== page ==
Re: It's a Presidential Mandate, Feds use it. How come you are not using FDE?

2007-01-16 Thread Saqib Ali

Legal access is a special case -- what is the law (and practice) in any
given country on forced access to keys?  If memory serves, Mike Godwin


Yup. Disk Crypto has a ugly side as well, as highlighted by the recent
incident where FBI was unable to crack the encryption used by a
pedophile and murderer. There was a long discussion on this topic on
the Security-Basics mailing list:
http://www.xml-dev.com/lurker/thread/20061020.173753.ee4c6a0c.en.html#20061020.173753.ee4c6a0c


saqib
http://www.full-disk-encryption.net

-
The Cryptography Mailing List
Unsubscribe by sending unsubscribe cryptography to [EMAIL PROTECTED]


Re: It's a Presidential Mandate, Feds use it. How come you are not using FDE?

2007-01-16 Thread Steven M. Bellovin
On Tue, 16 Jan 2007 08:19:41 -0800
Saqib Ali [EMAIL PROTECTED] wrote:

 Dr. Bellovin,
 
  In most situations, disk encryption is useless and probably harmful.
  It's useless because you're still relying on the OS to prevent
  access to the cleartext through the file system, and if the OS can
  do that it can do that with an unencrypted disk.
 
 I am not sure I understand this. With FDE, the HDD is unlocked by a
 pre-boot kernel (linux). It is not the function of the resident OS to
 unlock the drive.

Not necessarily -- many of my systems have multiple disk drives and
file systems, some of which are on removable media.  Apart from that,
though, this is reinforcing my point -- what is the threat model?
 
  It's harmful because you can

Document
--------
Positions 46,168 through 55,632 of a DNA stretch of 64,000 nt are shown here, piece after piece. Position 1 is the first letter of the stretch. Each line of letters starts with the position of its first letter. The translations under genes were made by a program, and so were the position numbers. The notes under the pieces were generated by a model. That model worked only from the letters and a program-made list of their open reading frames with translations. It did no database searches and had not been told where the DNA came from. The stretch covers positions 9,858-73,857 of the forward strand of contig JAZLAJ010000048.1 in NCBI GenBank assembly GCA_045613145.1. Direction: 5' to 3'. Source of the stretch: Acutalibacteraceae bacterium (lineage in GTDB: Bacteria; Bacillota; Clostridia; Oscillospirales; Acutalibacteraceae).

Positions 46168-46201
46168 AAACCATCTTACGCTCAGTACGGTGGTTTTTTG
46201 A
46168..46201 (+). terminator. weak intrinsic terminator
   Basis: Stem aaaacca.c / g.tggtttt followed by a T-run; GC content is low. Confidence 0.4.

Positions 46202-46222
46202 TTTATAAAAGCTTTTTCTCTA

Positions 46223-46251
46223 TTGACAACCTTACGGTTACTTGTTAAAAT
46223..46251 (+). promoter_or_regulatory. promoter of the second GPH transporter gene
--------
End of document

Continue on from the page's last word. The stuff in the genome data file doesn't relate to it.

lose a key.  (Your web page does address that, but I'm perplexed --
  what is challenge/response authentication for key recovery?)
 
 Challenge/Response password recovery, as I understand, is a very
 simplified implementation of Secret Sharing. It allows for 2 parties,
 in this case the IT HelpDesk and the User, to collaborate and recover
 a Secret.
 1) Upon forgetting the password, the user calls the Help Desk.
 2) The IT Help Desk authenticates the user in the usual ways (e.g.
 check office voice mail etc), as the policy dictates.
 3) Once authenticated the user give the partial secret to the
 HelpDesk. 4) The HelpDesk then combine it with the secret they have
 to produce a temporary password.
 5) The temporary password is then used to unlock the HDD once, and
 new credentials are created.
 
I wouldn't call that challenge/response, I'd call that key escrow.
Key escrow isn't a bad idea for storage encryption, but you need
*really* good authentication mechanisms for the backup channel.
Visualize this phone call to the help desk:  Hi, I'm Pat, the CFO.